Instead of screeching into the penalty area to offer himself as a target, the nonchalant Nigerian ambled forward at a snail’s pace after playing the ball to Lee Dixon 40 yards from goal. The full-back and Ray Parlour then combined on the right flank, by which time Kanu’s leisurely stroll had taken him into the box. There, he met Dixon’s low cross with a sublime backheel on the volley.
7. Robbie Fowler, West Ham vs Liverpool (1997)
One of the most clinical finishers the Premier League has ever seen, Fowler scored virtually every type of goal imaginable in his Liverpool career. One of his best came in a 2-1 defeat by West Ham in 1997, when the man nicknamed ‘God’ by Reds fans sent the Upton Park away end into raptures.
When a West Ham header found him on the edge of the box, the striker unleashed a phenomenal volley which arrowed into the top corner. The technique was sublime, Fowler lifting his left leg behind him and connecting with the sweetest of hits to give Hammers goalkeeper Ludek Miklosko no chance whatsoever.
6. Ian Wright, Arsenal vs Everton (1993)
Goal from 0:42
The England international flicked the ball one way with his right foot, before meeting it mid-air with his left to take it back in the other direction, leaving Jackson floundering. Wright didn’t panic once he was in the box (when did he ever?), allowing the ball to bounce and then lofting a delicate lob into the far corner.
5. David Beckham, Wimbledon vs Man United (1996)
Selhurst Park has witnessed some stunning Premier League goals in recent years, including Dele Alli’s tremendous turn-and-volley and Pajtim Kasami’s Marco van Basten impression for Fulham.
Yet the most memorable in the Premier League era remains Beckham’s coming-of-age effort against Wimbledon in 1996. Having spotted Neil Sullivan off his line, the Manchester United man launched an audacious strike from just inside his own half. The shot was pinpoint, perfectly weighted, and sent Sullivan scrambling back towards goal in a futile attempt to prevent the ball dipping under the crossbar and nestling in the net.
4. Dwight Yorke, Aston Villa vs Sheffield Wednesday (1993)
Goal from 2.21
Ray Houghton, Paul McGrath, Earl Barrett, Garry Parker and Yorke were all involved before the piece de resistance: a cheeky nutmeg from Dean Saunders in midfield. Houghton then swept the ball into Cyrille Regis, whose one-touch lay-off was collected by Kevin Richardson; the Villa captain picked out Steve Staunton, with Yorke on hand to convert the Irishman’s low cross at the back post. Team work makes the dream work.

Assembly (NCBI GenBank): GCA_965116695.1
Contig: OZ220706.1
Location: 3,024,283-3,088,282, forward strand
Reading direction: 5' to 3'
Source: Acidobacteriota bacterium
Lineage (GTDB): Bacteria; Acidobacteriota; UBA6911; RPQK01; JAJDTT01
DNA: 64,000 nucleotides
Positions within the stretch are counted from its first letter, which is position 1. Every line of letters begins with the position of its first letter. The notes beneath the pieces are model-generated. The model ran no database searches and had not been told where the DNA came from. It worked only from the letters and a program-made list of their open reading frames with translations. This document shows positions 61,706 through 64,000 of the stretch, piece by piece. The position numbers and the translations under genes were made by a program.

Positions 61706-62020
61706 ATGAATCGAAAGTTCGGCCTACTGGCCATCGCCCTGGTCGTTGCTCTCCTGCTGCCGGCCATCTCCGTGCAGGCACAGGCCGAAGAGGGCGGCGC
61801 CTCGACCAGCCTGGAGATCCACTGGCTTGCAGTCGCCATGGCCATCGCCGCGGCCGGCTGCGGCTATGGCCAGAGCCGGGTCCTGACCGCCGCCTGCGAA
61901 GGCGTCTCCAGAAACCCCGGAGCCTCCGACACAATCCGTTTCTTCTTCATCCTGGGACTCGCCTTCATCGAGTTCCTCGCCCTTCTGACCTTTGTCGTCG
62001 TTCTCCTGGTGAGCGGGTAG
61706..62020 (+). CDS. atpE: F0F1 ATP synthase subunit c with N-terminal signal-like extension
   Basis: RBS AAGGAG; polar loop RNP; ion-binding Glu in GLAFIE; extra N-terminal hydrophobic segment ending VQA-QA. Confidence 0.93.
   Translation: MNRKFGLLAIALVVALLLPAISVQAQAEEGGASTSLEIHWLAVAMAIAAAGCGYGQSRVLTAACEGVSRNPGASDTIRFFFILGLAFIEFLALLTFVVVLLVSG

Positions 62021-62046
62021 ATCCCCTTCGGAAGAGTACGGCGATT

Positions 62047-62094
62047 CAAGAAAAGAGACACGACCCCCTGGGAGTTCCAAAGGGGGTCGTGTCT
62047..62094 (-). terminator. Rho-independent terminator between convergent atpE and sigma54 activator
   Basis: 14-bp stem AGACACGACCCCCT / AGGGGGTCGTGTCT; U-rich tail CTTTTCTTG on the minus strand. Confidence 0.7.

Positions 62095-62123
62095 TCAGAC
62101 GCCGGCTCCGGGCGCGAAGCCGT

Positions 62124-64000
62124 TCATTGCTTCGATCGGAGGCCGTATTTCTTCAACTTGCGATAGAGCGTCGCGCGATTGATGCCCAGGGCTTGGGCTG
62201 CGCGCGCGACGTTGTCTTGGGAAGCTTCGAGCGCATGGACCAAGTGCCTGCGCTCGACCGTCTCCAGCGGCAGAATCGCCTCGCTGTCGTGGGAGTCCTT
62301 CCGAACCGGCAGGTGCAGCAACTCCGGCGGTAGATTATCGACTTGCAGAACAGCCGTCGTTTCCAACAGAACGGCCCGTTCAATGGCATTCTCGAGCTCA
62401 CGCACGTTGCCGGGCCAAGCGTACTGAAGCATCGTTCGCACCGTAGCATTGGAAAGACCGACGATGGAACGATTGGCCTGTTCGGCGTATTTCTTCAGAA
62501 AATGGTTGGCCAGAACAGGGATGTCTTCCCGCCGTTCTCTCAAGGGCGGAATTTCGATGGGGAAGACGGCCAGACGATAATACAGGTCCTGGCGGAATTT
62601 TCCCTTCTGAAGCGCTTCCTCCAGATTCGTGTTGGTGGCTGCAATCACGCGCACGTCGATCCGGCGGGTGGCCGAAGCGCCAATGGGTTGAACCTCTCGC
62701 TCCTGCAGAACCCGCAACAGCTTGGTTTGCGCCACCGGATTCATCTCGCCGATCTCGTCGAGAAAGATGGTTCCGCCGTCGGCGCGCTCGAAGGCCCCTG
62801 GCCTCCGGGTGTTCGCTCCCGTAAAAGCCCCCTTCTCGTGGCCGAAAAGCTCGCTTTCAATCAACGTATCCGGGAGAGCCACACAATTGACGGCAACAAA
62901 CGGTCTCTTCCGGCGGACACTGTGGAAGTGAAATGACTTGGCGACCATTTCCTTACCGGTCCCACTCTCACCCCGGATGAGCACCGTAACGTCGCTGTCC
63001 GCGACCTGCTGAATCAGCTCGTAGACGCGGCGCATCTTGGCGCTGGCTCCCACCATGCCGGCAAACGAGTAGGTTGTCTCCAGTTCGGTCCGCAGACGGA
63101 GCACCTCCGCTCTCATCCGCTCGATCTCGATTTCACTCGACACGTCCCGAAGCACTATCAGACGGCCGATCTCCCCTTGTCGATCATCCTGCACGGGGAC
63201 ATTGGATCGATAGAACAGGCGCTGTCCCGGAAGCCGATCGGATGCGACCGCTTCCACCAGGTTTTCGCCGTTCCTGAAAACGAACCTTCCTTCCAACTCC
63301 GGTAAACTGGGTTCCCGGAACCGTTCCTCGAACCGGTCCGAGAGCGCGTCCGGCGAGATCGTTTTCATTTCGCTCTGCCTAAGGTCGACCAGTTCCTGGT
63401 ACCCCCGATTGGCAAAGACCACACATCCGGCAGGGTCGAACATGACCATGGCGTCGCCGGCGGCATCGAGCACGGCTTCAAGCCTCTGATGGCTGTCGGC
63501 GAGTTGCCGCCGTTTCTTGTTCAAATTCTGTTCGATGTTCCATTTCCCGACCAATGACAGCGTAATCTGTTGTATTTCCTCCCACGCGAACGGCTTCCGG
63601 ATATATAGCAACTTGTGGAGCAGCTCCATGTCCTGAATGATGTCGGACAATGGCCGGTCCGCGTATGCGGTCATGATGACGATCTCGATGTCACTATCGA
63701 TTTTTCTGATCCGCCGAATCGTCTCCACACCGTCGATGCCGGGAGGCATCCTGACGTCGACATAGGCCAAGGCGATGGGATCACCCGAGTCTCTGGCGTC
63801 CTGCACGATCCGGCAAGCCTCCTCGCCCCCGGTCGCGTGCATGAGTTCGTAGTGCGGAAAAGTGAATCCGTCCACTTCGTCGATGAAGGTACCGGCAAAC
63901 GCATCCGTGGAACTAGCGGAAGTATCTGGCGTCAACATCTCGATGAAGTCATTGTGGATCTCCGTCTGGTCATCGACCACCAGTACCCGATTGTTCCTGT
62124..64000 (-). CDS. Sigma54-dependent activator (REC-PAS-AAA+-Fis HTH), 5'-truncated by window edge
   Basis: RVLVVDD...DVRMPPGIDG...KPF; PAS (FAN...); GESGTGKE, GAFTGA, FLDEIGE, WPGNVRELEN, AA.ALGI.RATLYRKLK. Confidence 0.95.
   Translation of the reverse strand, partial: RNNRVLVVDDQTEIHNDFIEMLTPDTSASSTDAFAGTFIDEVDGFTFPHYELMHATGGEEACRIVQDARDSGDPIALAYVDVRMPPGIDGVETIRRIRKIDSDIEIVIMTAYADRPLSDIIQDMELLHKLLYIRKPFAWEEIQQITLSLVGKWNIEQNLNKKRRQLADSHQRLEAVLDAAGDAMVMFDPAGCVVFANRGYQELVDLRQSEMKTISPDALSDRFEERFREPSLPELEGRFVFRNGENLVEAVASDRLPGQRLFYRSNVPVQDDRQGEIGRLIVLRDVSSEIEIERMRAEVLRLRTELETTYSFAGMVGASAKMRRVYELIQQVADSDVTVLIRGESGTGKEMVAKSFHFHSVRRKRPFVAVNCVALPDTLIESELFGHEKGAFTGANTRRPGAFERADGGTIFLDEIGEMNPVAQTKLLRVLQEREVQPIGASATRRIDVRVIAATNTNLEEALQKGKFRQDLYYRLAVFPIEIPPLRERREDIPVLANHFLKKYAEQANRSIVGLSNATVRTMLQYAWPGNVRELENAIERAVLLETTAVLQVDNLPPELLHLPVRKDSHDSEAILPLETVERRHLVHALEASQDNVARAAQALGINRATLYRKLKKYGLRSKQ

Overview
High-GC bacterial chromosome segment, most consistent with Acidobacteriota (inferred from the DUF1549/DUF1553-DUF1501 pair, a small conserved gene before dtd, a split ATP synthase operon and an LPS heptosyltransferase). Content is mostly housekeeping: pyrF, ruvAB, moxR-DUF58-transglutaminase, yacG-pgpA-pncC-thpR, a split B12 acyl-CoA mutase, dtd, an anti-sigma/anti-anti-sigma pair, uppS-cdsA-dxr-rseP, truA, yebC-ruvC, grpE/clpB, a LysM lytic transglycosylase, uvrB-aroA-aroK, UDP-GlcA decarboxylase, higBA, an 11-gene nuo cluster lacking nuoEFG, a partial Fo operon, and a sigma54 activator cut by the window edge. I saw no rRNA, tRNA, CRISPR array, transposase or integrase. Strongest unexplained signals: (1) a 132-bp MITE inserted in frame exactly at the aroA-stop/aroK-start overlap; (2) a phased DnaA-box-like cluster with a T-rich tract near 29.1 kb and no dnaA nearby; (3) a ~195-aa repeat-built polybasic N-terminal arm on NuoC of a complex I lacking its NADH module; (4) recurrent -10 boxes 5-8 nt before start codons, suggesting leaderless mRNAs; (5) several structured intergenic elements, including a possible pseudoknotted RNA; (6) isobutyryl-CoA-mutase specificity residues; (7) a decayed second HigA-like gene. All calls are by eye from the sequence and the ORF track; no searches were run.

3. Eric Cantona, Man United vs Sunderland (1996)
One of the most iconic goals – and celebrations – in Premier League history. The final touch, a marvellous chip over Sunderland shot-stopper Lionel Perez which kissed the post on its way in, was brilliant enough, but Cantona was heavily involved in the build-up too.
The Frenchman collected the ball with his back to goal just inside the Sunderland half, and six dazzling touches later had escaped the attention of two opponents to begin his journey towards the penalty area. Cantona then played a one-two with Brian McClair and, remaining typically unflustered, let the ball run across his body before locating the top corner. The celebration said it all.
2. Dennis Bergkamp, Leicester vs Arsenal (1997)
Bergkamp’s most famous Premier League goal was the remarkable turn-and-finish against Newcastle in 2002, but this effort against Leicester – the third in a tremendous hat-trick – is also among the best that the division has ever seen.
The Dutchman plucked David Platt’s raking pass out of the air with consummate elegance, barely even looking behind him to judge the flight of the ball but still bringing it under his spell. His second touch was just as good, whisking the ball away from Matt Elliott with his left foot to leave the Iceman with a clear view of goal from five yards – an opportunity he didn’t pass up, after adjusting his feet expertly.
1. Matt Le Tissier, Blackburn vs Southampton (1994)
This goal against Blackburn in 1994 exemplified his outstanding natural ability; the languid midfielder barely broke sweat as he twisted and turned his way past two Rovers defenders before bending a magnificent 40-yard shot into the top corner.
As Clive Tyldesley exclaimed on commentary: “Only Matthew Le Tissier can score goals like that.”